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Title: Disability and challenging behaviour in schools : the necessity for a culpability model of disability
Authors: Watson, Tania Katrina
Issue Date: 2017
Publisher: Newcastle University
Abstract: This research contributes to the field of disability studies, and that of education, by challenging the continued practice of holding accountable persons with a neurodevelopmental disability for the behavioural manifestations of that disability. This is a tendency found inadequately explained by either established or emergent models of disability. This study also identifies that in the wider field there is limited parental narrative available to offer an embodied perspective of the implications of neurodevelopmental disability, nor the childhoods these produce. This is considered a primary barrier toward understanding the reality of challenging childhood and the scope of disability accountability in the UK. Neurodevelopmental disabilities have expanded both in range and prevalence throughout the previous four decades, they now affect 3-4% of all children. Disproportionate tendency to accord blame within this population is revealed by both the reasons cited for official school exclusions and the population most vulnerable to exclusionary sanction. Differentiation is made in this thesis between blame and accountability, as it is contended that whilst all persons with a behavioural impairment are accountable in principle for the manifestations of their disability, blame per se, refers to specific individual acts and is impacted upon by wider social indices. This thesis introduces the term ‘challenging childhoods’, and refers to childhoods which exceed the normal excesses of childhood, typically witnessed during key developmental miles stones (for example adolescence). Rather this thesis privileges childhoods which through disability, defy control, and are as a result overwhelming, both for schools and for parents. Throughout this thesis I refer to discrete diagnostic classifications as medical labels, this is a strategic term which acknowledges that disability classifications are contested as is the medical model to which they are aligned. This thesis offers an original contribution to knowledge through the development of a Culpability Model of Disability. This model highlights the vulnerability to accountability referenced above, and charts the juncture where physical and psychological disabilities digress. This is termed the twin pathways of attribution ii and charts how persons with physical disabilities are protected from discrimination under the Equality Act 2010, whilst for those with psychological disabilities, these rights are qualified in law. The primary reason identified for this digression is based upon potential or actual impact on others, and this is cited to be key to the disavowal of equality rights. Two incompatible responsibilities are identified in the school context, serving to exacerbate accountability tendencies. These are a need to maintain and improve standards, through summative output, alongside also the need to be inclusive as demanded legislatively. The Culpability Model posits it to be the resolution of these tensions which is fundamental to both accountability and to exclusionary response. This research, inspired by my own parenting experience and research output from a prior study, adopts an analytical autoethnographic approach to interrogate the nature of disability challenge and accountability in the UK school context. Three areas of challenge were highlighted through experience, firstly the medical legitimacy accorded to a disability classification, secondly, perceptions around the accuracy of diagnosis and finally accountability for the behavioural effects of a disability which are considered medically to be diagnostic criteria. Using qualitative methods, the study engaged three main groups, teachers, SENCOs and families. Methods included self-complete diamond ranking exercises and guided face to face and free narrative interviews. Further data was generated from two longitudinal volunteering placements in the special sector, alongside individual interviews with Baroness Warnock and Leslie Henderson, founder of a North East autism charity. Blame emerges as a pervasive theme and is revealed through ongoing causational discourses, framed around a nature versus nurture distinction. I concluded that psychological disabilities are stimulating of punitive responses when ‘behaviour’ is an issue, alongside an increased tendency to confer personal and familial blame. This thesis concludes that accountability and disposition to accord blame are illogical under the tenets of a medical understanding of disability, and as such are considered to be discriminatory.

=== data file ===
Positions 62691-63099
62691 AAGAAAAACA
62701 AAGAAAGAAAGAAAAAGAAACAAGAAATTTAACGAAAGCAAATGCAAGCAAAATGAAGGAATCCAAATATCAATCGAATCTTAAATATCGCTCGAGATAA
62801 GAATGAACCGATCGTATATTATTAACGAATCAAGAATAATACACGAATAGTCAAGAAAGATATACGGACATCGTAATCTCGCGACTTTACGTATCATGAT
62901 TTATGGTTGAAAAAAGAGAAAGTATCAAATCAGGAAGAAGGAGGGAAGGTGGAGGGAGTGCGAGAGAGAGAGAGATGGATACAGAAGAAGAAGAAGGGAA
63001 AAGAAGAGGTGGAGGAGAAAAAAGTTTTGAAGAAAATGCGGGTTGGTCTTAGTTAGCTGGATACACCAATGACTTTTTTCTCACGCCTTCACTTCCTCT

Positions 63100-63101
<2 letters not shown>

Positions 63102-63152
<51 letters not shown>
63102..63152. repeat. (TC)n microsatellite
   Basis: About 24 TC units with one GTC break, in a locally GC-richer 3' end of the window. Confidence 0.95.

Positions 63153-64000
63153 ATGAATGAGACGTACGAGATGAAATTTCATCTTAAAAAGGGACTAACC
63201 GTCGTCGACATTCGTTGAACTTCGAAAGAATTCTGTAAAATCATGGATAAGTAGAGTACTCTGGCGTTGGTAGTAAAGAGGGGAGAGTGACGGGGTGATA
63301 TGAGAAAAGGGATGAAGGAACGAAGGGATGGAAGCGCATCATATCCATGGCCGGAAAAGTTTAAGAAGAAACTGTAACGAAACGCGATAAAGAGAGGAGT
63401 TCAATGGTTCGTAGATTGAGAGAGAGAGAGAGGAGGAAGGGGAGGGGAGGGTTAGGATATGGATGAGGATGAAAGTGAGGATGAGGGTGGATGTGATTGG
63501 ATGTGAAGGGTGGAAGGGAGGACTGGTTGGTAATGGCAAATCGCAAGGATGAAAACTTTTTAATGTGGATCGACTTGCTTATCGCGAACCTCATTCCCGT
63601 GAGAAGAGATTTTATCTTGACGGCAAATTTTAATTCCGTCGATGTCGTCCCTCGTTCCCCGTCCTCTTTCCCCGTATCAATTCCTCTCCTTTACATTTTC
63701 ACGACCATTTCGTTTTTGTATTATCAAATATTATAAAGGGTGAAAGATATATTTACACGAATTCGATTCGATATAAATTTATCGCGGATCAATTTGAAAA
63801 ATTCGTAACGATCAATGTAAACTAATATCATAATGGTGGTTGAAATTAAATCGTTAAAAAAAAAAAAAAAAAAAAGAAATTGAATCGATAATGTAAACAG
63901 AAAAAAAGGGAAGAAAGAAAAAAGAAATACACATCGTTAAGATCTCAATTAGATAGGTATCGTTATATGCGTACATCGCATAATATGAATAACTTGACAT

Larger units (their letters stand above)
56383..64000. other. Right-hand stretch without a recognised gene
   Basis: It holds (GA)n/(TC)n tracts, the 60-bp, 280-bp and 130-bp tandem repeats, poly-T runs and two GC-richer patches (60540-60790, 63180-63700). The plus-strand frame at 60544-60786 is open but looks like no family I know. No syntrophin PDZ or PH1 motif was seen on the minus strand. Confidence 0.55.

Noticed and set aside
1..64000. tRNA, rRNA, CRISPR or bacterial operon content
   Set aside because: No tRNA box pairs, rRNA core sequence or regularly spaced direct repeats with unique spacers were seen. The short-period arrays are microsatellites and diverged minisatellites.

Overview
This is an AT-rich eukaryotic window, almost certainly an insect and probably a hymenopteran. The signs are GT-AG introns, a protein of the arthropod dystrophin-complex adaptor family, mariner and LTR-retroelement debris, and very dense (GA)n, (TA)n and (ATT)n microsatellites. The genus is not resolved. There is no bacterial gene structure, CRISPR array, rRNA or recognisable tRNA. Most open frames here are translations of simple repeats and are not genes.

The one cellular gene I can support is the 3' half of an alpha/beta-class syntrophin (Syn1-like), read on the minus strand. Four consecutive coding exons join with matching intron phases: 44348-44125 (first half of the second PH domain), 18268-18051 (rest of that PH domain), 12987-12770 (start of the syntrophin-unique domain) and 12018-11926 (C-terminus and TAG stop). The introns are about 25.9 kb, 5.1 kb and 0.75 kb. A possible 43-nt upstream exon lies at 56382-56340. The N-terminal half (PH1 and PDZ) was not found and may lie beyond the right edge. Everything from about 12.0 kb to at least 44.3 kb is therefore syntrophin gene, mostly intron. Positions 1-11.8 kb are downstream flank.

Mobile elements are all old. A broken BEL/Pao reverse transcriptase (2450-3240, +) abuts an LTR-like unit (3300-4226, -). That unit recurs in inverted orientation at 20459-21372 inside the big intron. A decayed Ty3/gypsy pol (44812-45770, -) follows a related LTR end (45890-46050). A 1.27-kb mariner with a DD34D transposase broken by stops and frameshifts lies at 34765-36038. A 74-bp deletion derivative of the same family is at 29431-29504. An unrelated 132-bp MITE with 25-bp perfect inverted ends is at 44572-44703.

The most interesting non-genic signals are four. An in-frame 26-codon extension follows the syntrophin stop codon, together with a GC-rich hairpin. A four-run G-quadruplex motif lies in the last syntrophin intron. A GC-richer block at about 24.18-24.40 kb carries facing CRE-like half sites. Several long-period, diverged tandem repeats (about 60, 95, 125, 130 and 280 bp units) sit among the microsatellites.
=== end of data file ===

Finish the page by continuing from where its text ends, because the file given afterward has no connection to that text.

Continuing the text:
Description: PhD Thesis
Appears in Collections:School of Education, Communication and Language Sciences

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